Mechanisms to keep users safe from violent content may pose serious problems for international justice.
When it comes to preventing air strikes on civilians, the law of the arms trade is clear. Why is it so hard for countries to observe it?
A new report recommends the UN Security Council refer members of the Myanmar military – and potentially some Rohingya forces – to the International Criminal Court.
An African court with international criminal jurisdiction which has been debated but never been put into operation could be an option if Africa withdraws from the ICC.
The massacre of 8,000 Muslim Bosniaks in a few days in 1995 must never be forgotten.
Recent historical research has revealed that after the Nazis surrendered at end the Second World War, thousands of German women were raped by Allied forces.
If Americans remember My Lai, they likely know that something awful happened there. On this 50th anniversary, it is worth recalling the grotesque details, in the hope of preventing a future My Lai.
Under the Rome Statute, court ordered reparations are available to victims after the accused is found guilty. In the case of Jean-Pierre Bemba Gombo, this involves over 5,000 victims.
Former commander of the Bosnian Serb army Ratko Mladic has been found guilty of war crimes and crimes against humanity. Survivors of the atrocities have today welcomed the long-awaited news.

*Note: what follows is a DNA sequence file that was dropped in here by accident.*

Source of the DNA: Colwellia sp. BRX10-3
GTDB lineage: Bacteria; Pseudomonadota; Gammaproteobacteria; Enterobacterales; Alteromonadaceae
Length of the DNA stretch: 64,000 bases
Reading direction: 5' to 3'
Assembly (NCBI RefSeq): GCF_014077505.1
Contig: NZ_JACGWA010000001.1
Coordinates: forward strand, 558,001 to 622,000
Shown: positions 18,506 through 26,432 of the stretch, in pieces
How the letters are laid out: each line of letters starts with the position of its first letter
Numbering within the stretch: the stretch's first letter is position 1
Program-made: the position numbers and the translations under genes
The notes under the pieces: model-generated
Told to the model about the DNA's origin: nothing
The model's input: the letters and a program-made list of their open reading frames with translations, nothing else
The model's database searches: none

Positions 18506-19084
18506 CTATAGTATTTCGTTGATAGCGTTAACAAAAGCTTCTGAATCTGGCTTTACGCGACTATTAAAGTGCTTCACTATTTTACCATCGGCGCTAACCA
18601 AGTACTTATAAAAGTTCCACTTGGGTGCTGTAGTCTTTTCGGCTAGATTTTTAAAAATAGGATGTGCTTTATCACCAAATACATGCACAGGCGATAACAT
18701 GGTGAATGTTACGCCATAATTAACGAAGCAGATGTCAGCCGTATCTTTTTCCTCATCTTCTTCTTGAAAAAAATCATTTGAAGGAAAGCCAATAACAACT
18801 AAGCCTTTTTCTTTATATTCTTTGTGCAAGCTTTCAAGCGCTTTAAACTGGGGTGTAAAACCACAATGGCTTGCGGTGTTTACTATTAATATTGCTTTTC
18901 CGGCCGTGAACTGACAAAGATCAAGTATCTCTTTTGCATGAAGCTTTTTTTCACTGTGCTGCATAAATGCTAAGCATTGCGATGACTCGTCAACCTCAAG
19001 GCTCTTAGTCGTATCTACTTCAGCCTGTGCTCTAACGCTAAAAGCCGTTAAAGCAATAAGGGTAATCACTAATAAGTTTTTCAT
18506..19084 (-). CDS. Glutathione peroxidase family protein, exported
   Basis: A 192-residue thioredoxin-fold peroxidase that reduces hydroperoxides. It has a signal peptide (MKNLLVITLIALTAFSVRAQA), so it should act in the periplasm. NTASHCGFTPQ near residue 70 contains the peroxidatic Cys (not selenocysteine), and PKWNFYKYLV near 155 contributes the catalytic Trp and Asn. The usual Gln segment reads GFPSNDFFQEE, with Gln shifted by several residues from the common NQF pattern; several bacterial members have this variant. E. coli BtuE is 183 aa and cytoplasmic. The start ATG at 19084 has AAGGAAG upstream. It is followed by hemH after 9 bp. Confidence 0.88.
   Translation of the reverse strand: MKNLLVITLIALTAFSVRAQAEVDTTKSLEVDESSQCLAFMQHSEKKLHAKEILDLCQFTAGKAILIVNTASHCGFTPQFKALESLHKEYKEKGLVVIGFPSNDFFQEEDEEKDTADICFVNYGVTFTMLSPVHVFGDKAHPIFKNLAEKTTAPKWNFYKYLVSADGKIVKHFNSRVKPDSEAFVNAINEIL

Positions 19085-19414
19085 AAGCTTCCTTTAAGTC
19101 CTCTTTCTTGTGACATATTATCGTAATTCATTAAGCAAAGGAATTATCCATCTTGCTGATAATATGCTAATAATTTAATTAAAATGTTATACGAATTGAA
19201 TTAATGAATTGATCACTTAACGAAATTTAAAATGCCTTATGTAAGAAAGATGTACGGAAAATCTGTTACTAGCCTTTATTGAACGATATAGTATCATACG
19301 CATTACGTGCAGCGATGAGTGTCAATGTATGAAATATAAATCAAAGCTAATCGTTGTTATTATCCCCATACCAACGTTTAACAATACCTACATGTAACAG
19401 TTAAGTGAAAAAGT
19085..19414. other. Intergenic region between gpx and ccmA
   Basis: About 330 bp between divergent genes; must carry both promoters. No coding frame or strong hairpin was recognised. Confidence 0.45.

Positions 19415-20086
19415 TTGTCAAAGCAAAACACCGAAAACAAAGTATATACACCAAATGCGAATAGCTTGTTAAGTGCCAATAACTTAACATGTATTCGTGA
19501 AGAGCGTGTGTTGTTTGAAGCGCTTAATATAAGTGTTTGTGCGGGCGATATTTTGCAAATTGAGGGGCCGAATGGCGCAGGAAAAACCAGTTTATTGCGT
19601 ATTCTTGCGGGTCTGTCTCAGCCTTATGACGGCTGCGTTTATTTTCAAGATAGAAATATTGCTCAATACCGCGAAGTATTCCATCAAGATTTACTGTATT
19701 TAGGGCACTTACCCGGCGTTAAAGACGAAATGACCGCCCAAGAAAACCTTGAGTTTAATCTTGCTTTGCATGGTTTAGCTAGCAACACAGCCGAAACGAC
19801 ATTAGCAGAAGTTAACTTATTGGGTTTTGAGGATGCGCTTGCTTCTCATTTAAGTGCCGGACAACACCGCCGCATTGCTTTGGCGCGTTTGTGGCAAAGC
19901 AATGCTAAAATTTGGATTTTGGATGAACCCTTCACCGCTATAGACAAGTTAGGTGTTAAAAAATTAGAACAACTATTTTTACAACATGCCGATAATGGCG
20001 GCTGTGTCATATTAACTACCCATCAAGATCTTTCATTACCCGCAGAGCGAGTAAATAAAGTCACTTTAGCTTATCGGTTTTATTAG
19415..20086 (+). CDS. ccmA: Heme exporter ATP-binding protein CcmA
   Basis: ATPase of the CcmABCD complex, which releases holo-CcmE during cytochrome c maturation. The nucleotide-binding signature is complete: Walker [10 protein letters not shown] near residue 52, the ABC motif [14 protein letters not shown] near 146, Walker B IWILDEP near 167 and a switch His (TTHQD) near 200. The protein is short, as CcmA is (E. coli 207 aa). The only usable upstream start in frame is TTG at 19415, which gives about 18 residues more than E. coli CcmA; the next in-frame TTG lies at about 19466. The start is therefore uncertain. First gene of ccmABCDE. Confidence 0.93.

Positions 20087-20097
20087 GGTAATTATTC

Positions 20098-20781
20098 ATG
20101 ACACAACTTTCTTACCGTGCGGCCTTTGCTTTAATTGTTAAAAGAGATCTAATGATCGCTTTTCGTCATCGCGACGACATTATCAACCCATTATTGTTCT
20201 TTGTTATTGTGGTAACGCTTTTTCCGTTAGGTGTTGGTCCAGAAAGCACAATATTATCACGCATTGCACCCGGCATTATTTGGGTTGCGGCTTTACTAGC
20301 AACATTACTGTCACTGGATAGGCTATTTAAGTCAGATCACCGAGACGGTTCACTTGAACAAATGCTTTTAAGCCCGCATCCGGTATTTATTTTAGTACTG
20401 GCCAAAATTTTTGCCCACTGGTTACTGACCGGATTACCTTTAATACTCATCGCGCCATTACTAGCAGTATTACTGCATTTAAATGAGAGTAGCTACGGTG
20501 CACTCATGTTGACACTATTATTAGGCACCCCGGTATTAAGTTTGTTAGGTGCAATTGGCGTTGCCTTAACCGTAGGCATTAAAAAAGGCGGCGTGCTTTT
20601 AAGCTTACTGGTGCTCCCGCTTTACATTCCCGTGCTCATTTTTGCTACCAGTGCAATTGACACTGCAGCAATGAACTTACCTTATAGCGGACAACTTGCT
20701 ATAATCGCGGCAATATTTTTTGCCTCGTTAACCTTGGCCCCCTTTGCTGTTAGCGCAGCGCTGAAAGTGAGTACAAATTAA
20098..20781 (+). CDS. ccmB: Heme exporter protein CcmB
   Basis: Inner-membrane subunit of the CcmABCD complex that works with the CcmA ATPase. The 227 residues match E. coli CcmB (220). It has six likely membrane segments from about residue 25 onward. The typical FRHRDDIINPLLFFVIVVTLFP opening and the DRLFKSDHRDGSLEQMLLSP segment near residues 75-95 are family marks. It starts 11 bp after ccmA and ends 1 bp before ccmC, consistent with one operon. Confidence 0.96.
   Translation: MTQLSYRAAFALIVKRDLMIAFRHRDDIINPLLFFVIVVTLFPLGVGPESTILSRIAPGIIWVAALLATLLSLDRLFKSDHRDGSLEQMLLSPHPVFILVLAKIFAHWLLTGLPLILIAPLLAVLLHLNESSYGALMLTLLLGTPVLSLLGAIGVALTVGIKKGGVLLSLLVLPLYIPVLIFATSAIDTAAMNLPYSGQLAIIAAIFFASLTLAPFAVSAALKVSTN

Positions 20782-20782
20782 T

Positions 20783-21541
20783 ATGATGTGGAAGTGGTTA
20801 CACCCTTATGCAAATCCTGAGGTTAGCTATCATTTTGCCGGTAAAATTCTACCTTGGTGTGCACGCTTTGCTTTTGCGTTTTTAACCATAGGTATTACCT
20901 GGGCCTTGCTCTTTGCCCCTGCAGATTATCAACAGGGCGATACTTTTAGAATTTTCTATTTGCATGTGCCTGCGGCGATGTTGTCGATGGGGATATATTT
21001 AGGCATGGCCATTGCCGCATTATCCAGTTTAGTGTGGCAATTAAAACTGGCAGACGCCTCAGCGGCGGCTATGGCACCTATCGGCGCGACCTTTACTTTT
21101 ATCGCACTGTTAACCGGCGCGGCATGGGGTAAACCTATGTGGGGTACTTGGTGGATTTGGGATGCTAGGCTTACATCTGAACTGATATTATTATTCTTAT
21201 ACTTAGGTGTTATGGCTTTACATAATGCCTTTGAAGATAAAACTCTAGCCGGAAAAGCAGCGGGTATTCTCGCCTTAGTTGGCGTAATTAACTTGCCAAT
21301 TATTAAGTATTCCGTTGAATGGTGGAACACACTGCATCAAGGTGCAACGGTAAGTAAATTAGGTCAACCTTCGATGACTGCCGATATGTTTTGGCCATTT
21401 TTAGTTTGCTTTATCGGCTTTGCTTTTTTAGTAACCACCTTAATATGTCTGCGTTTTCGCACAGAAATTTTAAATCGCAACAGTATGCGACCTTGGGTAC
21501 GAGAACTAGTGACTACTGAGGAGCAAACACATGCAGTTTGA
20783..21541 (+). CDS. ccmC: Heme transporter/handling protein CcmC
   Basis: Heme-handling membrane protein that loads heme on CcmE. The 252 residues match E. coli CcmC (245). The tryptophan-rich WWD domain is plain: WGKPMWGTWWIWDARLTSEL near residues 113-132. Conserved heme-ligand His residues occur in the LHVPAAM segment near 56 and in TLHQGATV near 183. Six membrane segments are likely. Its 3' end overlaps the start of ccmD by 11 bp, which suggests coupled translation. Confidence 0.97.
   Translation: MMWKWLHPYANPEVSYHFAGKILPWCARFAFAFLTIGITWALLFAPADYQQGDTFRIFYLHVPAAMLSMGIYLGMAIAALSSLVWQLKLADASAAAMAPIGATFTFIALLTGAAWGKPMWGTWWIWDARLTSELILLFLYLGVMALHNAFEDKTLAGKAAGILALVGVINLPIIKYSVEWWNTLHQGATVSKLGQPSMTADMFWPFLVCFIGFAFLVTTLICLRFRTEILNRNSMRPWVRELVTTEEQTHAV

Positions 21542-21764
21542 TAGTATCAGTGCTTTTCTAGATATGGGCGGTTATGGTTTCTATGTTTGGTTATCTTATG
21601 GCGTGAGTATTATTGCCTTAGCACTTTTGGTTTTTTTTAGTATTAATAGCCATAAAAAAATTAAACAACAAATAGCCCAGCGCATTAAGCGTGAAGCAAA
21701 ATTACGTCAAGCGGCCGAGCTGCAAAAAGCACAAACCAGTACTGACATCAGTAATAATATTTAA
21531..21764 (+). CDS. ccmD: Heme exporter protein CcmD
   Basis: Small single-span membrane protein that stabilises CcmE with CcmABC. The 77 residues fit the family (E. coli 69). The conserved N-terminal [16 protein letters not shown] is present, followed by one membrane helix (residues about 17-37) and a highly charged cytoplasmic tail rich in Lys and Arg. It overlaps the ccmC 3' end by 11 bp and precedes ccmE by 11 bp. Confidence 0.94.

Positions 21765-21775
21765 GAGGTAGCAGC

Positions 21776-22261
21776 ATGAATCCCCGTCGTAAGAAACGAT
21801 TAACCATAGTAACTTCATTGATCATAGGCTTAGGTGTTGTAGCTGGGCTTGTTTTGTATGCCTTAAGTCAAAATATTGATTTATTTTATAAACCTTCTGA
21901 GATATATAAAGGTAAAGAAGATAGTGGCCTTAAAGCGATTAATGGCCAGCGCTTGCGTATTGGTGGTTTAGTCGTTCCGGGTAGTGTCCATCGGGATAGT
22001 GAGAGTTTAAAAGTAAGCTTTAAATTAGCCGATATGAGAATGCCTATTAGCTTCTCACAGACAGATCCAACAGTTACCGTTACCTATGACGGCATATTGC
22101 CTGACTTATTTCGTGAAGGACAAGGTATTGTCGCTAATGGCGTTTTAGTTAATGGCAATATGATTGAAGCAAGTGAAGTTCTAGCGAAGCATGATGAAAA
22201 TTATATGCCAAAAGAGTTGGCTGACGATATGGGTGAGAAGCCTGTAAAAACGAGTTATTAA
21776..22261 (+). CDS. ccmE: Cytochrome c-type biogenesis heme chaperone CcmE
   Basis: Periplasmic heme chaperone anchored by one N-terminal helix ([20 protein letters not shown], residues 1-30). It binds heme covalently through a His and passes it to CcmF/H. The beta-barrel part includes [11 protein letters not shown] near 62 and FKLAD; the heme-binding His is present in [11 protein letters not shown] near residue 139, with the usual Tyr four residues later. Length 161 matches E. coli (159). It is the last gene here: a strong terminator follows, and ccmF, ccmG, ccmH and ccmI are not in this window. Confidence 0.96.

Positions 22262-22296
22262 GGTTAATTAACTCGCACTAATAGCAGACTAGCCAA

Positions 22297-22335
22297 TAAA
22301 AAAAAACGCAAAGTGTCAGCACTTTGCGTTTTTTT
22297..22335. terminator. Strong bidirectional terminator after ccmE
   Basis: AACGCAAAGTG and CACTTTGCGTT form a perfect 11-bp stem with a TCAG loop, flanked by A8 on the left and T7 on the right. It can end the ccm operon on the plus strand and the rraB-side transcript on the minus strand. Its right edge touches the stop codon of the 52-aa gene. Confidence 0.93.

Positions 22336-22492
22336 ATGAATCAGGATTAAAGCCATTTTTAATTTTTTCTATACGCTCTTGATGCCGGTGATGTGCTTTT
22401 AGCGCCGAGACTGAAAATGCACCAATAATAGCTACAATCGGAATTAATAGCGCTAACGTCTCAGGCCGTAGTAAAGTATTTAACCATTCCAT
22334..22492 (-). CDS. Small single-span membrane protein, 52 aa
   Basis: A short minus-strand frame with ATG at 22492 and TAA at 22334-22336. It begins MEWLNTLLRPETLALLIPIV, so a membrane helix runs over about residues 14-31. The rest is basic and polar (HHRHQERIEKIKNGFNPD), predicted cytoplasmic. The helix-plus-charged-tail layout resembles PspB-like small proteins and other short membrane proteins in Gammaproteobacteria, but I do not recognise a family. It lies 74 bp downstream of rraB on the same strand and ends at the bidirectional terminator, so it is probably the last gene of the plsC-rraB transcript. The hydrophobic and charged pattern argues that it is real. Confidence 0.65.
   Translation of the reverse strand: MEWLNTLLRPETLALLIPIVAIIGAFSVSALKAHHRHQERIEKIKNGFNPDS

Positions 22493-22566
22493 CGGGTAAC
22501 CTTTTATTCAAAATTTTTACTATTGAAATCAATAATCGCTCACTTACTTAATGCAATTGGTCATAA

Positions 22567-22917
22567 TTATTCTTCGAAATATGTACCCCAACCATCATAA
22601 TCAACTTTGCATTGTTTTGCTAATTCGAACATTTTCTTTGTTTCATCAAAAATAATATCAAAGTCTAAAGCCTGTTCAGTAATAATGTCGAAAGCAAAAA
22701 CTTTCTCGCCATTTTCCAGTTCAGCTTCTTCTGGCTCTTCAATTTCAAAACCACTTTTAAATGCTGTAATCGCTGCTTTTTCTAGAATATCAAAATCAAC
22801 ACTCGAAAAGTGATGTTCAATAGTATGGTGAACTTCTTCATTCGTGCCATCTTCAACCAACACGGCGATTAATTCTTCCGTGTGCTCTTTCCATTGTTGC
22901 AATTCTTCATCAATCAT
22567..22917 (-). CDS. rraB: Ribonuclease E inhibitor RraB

Bosnian Serb general found guilty of genocide.
Forensic science of the dead helps to convict the living responsible.
Ten months of data reveal some alarming trends.
Why would the US and UK want to suppress the work of a post-war human rights effort?
It seems the culprits in a "cash-for-kills" scheme that claimed thousands of lives might find a way to wriggle out of the peace process.
Since civil war broke out in the Central African Republic four years ago, citizens continue to live in fear. They say that peace will only come when the war criminals are brought to justice.
Some worry the US is losing its global moral authority under the Trump administration. But a close look at history reveals US leadership is not as strong as it seems.
The ICC has been criticised for not acting against South Africa after it failed to arrest Sudan's president in 2015. But, the court actually acted sensibly given the challenges it faces.
Unlike most domestic criminal law, the laws governing the behaviour of Australian armed forces apply to criminal conduct alleged to have taken place overseas.
The push for accountability in Syria exposes the challenges of international criminal justice.
The announcement of Chelsea Manning's commutation raises questions regarding the future of other high-profile leakers, like Julian Assange and Edward Snowden.